Both parents should file a proposed parenting plan. If one party does not file a proposed plan, the party who did file can request that their plan be adopted. The proposed parenting plans must be filed by either: 30 days after filing and service of a notice for trial or 80 days after beginning the action. RCW 26.09.181
What Are the Objectives of the Parenting Plan?
The statute lists several objectives:
1) Provide for child's physical care, 2) Maintain child's emotional stability, 3) Provide for child's changing needs as s/he grows. 4) Assign authority and responsibilities of each parent, 5) Minimize child's exposure to harmful parental conflict. 6) Encourage parents to meet responsibilities through mutual agreement.
Most important of all is to Protect Best Interests of child. RCW 26.09.184(1)
What Is the Best Interests of the Child Standard?
WA Statute gives the court authority to create a parenting plan and/or residential schedule for a child. Though the statute lists factors that the court considers in making its determination, the standard is always the best interest of the child. For all questions involving the child, the court must act in the best interests of the child.
Best interests are met by a plan that maintains a child's emotional growth, health, stability and physical care. The relationship between the child and each parent should be fostered unless inconsistent which child's best interest. The existing pattern of interaction between parent and child should be altered only if necessary.
A Court can also consider child's cultural heritage and religious beliefs. RCW 26.09.187 and 26.09.191 RCW 26.09.002 for Best Interests of child Standard
What Additional Factors Can the Consider?
In addition to the best interests of the child standard, Washington Law lists several criteria that a court may use in creating a residential schedule/parenting plan. The court should make residential provisions for the child which encourage each parent to maintain a loving, stable and nurturing relationship with the child.
The most important factor is the relative strength, nature and stability of the child's relationship with each parent. The court will also look at
1) the agreement of the parents, 2) parent's ability to perform parenting functions, 3) the emotional needs and developmental level of the child. 3) child's relationship with siblings, family and friends; 4) wishes of the parents and child; 5) parent's employment schedule.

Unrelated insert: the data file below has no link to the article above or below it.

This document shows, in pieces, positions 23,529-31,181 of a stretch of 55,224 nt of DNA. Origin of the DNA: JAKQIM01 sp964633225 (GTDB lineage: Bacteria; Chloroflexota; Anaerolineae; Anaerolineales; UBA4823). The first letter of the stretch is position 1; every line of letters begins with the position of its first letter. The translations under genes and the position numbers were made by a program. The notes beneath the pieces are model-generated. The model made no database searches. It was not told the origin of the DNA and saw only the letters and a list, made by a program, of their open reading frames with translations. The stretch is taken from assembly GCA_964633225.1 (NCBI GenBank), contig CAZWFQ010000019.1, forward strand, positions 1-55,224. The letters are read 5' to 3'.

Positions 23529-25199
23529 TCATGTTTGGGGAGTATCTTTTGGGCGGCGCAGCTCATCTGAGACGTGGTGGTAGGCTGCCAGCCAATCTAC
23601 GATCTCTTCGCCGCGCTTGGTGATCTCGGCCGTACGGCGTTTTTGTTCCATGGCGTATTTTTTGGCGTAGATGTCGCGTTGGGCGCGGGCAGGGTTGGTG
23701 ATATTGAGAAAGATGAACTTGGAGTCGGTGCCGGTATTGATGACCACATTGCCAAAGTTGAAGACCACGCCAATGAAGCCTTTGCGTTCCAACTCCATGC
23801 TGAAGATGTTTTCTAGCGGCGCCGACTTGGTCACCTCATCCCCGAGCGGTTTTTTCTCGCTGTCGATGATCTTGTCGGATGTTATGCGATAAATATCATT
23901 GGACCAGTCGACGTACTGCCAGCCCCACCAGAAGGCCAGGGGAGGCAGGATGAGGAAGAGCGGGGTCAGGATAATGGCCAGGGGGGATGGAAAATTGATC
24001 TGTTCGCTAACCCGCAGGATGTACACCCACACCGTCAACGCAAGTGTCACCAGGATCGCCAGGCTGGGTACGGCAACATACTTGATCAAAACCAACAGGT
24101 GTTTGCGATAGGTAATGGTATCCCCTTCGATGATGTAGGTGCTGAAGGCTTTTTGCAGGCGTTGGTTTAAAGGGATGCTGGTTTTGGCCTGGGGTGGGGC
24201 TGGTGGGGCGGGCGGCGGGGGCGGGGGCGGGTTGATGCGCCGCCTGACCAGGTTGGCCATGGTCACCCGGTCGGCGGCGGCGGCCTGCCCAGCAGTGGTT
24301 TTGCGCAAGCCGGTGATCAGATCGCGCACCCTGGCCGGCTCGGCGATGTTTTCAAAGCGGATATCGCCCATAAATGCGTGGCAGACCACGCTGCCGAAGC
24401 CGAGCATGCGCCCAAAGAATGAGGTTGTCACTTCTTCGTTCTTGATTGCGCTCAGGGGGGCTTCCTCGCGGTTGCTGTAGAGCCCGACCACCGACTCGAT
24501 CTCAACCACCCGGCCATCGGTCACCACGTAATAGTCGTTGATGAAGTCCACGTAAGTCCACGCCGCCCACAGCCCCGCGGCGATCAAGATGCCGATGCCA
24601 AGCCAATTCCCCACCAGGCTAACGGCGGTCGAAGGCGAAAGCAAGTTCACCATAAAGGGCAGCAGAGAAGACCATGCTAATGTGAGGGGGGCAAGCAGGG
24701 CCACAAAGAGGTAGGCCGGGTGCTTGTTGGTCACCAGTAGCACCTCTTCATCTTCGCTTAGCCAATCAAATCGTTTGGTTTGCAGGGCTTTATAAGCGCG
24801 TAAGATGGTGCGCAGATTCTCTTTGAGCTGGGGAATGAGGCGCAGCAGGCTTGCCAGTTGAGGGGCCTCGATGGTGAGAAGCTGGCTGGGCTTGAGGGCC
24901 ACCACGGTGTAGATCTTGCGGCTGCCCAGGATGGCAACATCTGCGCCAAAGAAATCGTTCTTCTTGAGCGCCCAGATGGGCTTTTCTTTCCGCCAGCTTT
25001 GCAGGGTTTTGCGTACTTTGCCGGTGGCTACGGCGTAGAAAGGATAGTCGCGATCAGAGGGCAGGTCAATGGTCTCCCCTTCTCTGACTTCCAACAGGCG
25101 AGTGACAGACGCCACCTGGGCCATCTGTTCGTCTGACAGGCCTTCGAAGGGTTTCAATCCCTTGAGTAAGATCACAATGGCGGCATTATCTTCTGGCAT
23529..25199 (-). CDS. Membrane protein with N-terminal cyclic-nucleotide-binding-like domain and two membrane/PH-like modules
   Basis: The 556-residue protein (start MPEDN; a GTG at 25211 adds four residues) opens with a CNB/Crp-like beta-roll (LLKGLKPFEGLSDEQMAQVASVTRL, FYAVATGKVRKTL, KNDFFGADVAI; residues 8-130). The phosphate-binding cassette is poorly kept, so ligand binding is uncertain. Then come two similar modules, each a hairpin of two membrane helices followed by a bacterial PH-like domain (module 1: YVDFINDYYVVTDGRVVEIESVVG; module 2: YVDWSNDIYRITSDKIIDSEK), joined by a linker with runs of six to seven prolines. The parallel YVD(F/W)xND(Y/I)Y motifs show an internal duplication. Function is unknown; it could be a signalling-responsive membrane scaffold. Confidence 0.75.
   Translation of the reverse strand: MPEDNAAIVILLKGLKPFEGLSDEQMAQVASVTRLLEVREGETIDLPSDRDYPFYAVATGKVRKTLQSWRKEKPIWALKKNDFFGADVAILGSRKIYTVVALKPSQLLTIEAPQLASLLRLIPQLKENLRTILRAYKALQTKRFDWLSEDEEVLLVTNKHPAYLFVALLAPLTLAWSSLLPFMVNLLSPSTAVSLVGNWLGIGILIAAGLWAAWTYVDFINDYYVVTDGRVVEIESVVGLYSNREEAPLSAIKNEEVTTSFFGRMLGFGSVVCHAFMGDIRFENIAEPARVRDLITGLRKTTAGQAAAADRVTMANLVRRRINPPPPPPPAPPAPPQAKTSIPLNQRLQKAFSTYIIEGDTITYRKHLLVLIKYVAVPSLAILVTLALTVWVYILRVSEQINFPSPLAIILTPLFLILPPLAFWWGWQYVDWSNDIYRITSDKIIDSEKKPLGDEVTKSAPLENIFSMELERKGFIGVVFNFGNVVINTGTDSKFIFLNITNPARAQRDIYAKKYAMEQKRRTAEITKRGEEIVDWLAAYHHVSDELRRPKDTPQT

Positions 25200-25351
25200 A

The Court can order the child to alternate his residence between parents home for brief and substantially equal time, if in best interest. The Court may consider geographic proximity. RCW 26.09.187 (3) 26.09.19 RCW26.09.004(3) RC
What factors Might Limit the Residential Time with the Child?
A parent's residential time will be limited if there was
1) a willful abandonment or a substantial refusal to perform parenting functions by a parent.
2) Child abuse, domestic violence by a parent, or convicted of certain sex offenses offenses.
A parents residential time can be also limited if it is found that a parent resides with a person who has engaged in the above conduct. RCW 26.09.191(2), RCW 26.09.191, RCW 26.09.191(2) (b)
These same factors will also limit a parents Decision Making Authority in the parenting plan. RCW 26.09.191 (1)
May the Court limit Other Provisions of a Parenting Plan?
Yes, A court may limit any provisions of the parenting plan, if it find that a parent's conduct will have an adverse effect on the child's best interests. In making this determination, the courts will see if there was,
1) neglect or substantial nonperformance of parenting functions or an emotional/physical impairment which interferes with the performing of parenting functions.
2) The absence of emotional ties between parent and the child;
3) The abusive use of conflict by the parent which might damage the child's psychological development;
4) Whether either parent has withheld from the other parent access to the child without cause. RCW 26.09.191 (3)
May I modify the Parenting Plan?
The Court may modify a prior parenting plan if it finds that a substantial change has occurred in the circumstances of the child or spouse and that the modification is necessary to serve the best interest of the child.
A Court will retain the original residential schedule unless: 1) the parents agree to the modification; 2) the child has been integrated into one household; 3) The child's present environment is substantially detrimental to his health.
The court will also modify the plan if it has found a parent in contempt of court at least twice within three years because the parent failed to comply with the residential time. A conviction of custodial interference will also constitute a substantial change of circumstances for RCW 26.09.260
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